Providers set to pursue Medicaid and tort reforms

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When President Bush signed the sweeping Medicare reform bill in December, the Republican party lauded it as a domestic victory, perfectly timed for 2004 election year momentum. During election years, Congressional agendas are typically pushed aside while campaigning dominates.

Legislative triumphs may be harder to muster this year, though long-term care administrators and owners can expect constant updates of the 700-page Medicare reform law,  as associations analyze its impact on facility costs and regulations.

"I'm having difficulty trying to imagine what major legislative initiatives will be pushed," said William F. Benson, president of the board of directors of the National Citizens' Coalition for Nursing Home Reform. "To be honest, I don't see it happening. My anxiety would be higher if it were a non-election year."

As Congress reconvenes the third week in January to divvy up the appropriations bill, and presidential hopefuls gear up for the primaries, provider associations will be fueling their energies toward tackling Medicaid and tort reforms.

"Medicaid is crying for reform and the governors and state legislatures are struggling with how to deal with budget deficit threats," said John Schaeffler, the senior vice president of policy and governmental affairs at the American Health Care Association, Washington. "We understand there are several members in Congress that want to tackle the issue of Medicaid and we want to work with them."

U.S. Rep. Heather Wilson (R-NM) chairs the five-member House Medicaid Task Force, which is currently meeting to figure out legislative steps to take. Wilson conducted the second in a series of hearings for the House Health Subcommittee in October.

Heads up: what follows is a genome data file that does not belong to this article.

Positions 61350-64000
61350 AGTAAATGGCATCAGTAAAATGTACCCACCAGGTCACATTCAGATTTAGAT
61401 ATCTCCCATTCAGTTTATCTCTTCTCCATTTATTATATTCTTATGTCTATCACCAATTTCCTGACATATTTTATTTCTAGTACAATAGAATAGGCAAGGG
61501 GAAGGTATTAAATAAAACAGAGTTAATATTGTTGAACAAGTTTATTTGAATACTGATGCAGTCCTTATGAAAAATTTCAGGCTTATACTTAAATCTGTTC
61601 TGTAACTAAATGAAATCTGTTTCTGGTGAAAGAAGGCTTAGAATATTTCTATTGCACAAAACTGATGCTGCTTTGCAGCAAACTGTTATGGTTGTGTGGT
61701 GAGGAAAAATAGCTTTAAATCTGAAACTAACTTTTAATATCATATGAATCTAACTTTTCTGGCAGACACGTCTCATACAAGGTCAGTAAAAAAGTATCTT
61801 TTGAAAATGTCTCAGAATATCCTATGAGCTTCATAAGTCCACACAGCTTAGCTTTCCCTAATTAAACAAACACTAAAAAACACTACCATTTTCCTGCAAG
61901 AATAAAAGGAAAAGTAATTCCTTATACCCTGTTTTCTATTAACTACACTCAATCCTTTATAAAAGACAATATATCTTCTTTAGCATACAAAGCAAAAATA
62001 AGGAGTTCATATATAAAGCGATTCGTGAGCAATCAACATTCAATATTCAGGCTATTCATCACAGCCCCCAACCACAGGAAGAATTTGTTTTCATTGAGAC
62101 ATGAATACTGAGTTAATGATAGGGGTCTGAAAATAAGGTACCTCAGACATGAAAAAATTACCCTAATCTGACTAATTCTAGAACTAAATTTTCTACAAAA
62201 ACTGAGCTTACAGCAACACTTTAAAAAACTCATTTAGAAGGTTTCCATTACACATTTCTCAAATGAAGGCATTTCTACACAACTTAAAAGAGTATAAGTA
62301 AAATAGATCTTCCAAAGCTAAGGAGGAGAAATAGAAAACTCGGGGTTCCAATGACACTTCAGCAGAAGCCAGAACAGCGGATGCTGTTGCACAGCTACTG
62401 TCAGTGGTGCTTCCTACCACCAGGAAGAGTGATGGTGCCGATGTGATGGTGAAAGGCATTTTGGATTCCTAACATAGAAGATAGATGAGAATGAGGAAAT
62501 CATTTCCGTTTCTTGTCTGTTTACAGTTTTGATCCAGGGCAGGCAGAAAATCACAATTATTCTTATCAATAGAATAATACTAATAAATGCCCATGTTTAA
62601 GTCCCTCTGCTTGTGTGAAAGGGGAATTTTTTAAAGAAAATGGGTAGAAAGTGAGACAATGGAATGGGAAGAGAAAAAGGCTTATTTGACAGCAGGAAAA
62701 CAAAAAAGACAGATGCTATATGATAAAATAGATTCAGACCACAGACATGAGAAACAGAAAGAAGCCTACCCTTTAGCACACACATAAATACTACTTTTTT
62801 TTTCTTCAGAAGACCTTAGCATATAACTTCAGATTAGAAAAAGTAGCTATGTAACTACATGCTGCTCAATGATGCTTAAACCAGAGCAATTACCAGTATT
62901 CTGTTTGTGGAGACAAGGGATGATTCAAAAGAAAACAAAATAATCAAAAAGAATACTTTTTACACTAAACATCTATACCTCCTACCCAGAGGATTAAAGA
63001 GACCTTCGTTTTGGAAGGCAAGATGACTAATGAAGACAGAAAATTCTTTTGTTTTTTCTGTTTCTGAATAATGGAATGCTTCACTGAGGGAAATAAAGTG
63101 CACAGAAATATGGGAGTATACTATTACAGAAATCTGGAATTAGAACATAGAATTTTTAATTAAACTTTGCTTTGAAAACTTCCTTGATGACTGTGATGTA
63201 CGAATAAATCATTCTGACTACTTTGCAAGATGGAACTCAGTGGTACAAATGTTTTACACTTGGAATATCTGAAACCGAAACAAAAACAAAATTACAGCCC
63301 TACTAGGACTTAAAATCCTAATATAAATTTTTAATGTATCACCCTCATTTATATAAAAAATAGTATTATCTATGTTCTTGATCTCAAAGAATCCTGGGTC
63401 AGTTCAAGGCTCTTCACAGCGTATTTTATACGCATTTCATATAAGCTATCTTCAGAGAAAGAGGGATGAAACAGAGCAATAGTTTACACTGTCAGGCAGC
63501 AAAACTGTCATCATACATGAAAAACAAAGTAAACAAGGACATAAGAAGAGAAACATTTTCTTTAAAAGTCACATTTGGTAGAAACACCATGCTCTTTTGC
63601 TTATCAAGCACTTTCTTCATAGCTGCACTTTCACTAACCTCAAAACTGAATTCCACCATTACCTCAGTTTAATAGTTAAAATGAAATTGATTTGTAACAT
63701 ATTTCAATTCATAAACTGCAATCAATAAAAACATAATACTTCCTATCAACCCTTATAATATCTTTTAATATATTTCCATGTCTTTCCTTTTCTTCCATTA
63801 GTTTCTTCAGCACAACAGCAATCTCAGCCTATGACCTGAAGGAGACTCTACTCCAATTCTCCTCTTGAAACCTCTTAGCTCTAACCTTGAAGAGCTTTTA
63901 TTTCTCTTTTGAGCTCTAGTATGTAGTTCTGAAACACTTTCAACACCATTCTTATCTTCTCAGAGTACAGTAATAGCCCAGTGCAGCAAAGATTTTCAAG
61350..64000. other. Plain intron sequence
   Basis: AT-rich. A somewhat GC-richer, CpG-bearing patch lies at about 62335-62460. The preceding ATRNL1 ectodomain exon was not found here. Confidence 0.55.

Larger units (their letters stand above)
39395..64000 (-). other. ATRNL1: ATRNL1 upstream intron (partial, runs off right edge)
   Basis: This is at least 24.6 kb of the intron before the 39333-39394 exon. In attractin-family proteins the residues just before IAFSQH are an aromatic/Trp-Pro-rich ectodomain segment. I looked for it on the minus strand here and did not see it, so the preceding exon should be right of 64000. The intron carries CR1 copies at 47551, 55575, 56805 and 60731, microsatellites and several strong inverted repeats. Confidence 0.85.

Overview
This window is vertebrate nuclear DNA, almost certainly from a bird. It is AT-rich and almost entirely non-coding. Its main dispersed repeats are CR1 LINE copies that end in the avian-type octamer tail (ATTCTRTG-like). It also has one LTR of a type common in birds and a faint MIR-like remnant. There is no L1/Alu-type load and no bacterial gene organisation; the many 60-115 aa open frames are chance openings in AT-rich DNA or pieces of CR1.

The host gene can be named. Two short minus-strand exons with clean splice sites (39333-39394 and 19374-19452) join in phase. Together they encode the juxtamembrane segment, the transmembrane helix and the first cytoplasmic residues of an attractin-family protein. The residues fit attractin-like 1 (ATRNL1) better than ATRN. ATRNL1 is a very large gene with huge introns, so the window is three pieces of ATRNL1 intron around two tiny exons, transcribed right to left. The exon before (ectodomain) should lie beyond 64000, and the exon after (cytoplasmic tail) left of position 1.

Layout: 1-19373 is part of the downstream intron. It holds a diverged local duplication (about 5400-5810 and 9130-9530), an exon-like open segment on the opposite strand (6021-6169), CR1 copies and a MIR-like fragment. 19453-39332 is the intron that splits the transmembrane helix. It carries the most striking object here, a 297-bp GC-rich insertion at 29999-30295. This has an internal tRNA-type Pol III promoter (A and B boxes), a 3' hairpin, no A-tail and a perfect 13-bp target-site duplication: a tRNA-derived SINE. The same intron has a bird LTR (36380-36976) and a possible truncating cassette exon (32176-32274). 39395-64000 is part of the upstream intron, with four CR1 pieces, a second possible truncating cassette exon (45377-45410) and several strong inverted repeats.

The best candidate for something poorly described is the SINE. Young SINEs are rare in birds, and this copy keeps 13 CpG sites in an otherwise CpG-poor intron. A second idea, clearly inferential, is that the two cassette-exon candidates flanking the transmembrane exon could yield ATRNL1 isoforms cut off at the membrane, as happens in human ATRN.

"Medicaid is now the largest public health insurance program in the United States with ... expenditures of $280 billion each year," she said in a statement. "While we have spent several years now on improving the Medicare program, Medicaid improvement is only now beginning to emerge as the next major healthcare challenge."

Many observers were optimistic that, with a Medicare reform law passed and out of the way, Medicaid reform can now get key players' full attention.

Shift toward tort reform

Directly after the Senate approved the Medicare bill, however, published reports said President Bush would revert his attention to tort reform for healthcare providers, another issue powerfully impacting nursing homes as liability costs soar.

The Republican-controlled House approved such legislation, the Health Act (HR-5), in March last year. In July, the Senate attempted to bring similar legislation but could not garner enough votes to overcome Democrats' opposition. Both bills would cap non-economic damages in healthcare lawsuits at $250,000.

"We think the president is going to renew his call for caps," said Barbara Gay, the director of information for the American Association of Homes and Services for the Aging. "We're not wedded to the $250,000 limit, but we do think some kind of reasonable cap would be helpful. And we'd like to see more of an insurance premium rating based on nursing homes' actual claims experience."

Lorraine Tarno